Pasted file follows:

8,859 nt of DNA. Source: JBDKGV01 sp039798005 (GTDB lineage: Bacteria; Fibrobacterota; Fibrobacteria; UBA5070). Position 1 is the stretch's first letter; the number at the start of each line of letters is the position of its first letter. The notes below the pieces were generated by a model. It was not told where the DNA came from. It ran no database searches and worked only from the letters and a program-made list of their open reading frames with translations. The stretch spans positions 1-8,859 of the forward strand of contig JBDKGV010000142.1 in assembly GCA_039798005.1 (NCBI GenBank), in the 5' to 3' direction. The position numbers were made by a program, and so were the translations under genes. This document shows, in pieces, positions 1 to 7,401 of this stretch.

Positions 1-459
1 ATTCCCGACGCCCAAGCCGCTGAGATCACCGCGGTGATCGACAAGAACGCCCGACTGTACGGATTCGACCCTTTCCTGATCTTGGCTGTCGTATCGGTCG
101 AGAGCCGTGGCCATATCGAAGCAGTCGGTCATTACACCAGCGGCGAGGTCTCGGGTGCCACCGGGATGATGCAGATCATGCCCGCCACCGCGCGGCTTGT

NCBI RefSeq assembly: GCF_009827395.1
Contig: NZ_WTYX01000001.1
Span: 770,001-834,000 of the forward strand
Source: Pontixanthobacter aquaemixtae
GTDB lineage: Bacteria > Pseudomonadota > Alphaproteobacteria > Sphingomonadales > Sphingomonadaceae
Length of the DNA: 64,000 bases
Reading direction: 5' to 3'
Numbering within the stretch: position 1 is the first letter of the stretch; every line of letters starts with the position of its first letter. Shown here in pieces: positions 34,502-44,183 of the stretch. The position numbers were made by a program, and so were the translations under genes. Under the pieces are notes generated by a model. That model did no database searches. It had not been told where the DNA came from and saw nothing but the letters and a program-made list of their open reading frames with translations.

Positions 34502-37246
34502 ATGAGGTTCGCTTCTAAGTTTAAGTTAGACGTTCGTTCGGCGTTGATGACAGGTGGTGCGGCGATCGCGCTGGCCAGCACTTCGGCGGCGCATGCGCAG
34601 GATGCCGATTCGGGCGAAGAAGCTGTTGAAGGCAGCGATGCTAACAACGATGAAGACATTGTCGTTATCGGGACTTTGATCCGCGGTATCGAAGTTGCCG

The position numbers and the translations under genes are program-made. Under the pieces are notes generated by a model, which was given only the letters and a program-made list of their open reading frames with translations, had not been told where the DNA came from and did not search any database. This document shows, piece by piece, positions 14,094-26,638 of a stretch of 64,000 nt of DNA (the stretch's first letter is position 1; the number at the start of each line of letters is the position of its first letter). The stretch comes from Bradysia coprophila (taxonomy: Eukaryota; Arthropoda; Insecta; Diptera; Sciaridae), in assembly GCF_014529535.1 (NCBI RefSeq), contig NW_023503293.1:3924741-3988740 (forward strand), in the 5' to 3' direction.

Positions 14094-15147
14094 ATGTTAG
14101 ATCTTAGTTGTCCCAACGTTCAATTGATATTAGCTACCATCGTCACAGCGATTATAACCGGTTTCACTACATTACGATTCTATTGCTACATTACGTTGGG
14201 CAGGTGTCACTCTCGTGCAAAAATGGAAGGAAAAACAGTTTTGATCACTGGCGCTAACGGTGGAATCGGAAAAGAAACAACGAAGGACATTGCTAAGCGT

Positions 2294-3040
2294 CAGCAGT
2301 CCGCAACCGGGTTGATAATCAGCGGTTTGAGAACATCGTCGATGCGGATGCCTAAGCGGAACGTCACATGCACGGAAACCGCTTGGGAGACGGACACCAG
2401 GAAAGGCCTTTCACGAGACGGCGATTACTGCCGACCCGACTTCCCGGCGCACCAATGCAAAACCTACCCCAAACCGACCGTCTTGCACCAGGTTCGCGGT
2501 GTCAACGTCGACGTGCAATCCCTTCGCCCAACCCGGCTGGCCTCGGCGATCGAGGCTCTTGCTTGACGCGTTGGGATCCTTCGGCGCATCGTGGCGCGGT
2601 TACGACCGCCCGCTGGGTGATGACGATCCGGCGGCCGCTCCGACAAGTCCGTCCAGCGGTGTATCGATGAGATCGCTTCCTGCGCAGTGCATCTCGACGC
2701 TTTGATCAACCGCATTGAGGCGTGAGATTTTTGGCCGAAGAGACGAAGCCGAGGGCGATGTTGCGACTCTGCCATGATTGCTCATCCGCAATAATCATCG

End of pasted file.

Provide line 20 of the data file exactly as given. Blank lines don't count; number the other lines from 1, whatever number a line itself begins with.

14201 CAGGTGTCACTCTCGTGCAAAAATGGAAGGAAAAACAGTTTTGATCACTGGCGCTAACGGTGGAATCGGAAAAGAAACAACGAAGGACATTGCTAAGCGT